Some of the most beautiful scenes of vintage European steam in film were crafted in French filmmaker Jean Renoir’s 1938 film entitled La Bête humaine (English: The Human Beast; and in the UK released also as Judas Was a Woman).
The film centers on an express train engineer who discovers his wife was seduced by a wealthy godfather and plots their murder. This murder is witnessed by a co-railway worker. The plot complexifies further with the ramifications of this murderous path.
The express steam train pulled by French steam type 231 plays a major star role in the movie throughout, representing and symbolizing the human journeys, with beautiful photography and atmosphere.
Read more here:
Here are some clips:
In Germany, for either a weekend or one week, several counties and regions run regular, yes: REGULAR steam trains on their main and branch lines. These are not “special” or tourist or excursion trains, but running regular scheduled runs.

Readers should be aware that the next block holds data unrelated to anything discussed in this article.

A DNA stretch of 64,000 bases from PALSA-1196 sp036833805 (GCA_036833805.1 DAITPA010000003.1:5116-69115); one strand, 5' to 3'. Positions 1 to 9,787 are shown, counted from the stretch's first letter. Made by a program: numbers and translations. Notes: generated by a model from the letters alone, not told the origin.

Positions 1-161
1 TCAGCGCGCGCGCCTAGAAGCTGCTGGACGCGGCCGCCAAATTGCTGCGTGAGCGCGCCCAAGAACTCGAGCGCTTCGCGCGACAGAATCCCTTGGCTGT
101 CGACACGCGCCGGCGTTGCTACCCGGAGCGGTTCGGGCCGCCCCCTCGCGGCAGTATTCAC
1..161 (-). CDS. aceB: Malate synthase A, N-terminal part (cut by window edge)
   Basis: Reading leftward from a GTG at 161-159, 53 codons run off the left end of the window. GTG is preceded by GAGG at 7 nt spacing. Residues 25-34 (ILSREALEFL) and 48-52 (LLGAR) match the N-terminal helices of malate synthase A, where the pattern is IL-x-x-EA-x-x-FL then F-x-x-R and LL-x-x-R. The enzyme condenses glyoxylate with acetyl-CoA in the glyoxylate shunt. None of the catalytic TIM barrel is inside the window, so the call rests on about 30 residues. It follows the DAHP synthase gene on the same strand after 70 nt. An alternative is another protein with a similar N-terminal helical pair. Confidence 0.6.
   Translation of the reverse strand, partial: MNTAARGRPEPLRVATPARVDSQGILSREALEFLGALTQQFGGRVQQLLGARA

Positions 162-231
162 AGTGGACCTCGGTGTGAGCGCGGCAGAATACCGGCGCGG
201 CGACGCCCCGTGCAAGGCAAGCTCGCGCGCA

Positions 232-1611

Thousands of fans from around the world, visit the Plandampf to experience true steam.
This photo is one glance at the Gerolstein Plandampf. Photo by Peters.
From the great website of rail photography: Railpictures.net. Photo by Brian Stephenson
“Two four-cylinder compound locos, Nos 705 (built 1904) and 2978 (built 1917) are seen in heavy rain below the church at Wassen, which they will pass two more times as they climb to the Gotthard tunnel, with the special train from Erstfeld to Bellinzona celebrating the 125th Anniversary of the opening of the Gotthard Railway”
Photo by Steven M. Welch at Rail pictures.net
On July 2 -3, 2011, the Southern Pacific 4449 pulled trains from Portland, Oregon to Wishram, Washington.
This is a great video of “Chasing” the locomotive on its trip. The Photographer rides to shoot the video, while the famous steam chasing driver “Rich” shows his skills at providing ample and exciting distance and speed in order to capture the beauty and power of steam and the environs.
Video is posted by gregudolph.
The SP 4449 was called “The Most Beautiful Locomotive in the World” at the Height of Steam train popularity in the 1940s and 50s. It is now housed, along with one of my all-time favorite steam locomotives of the US, the SP&S (Spokane, Portland & Seattle) 700.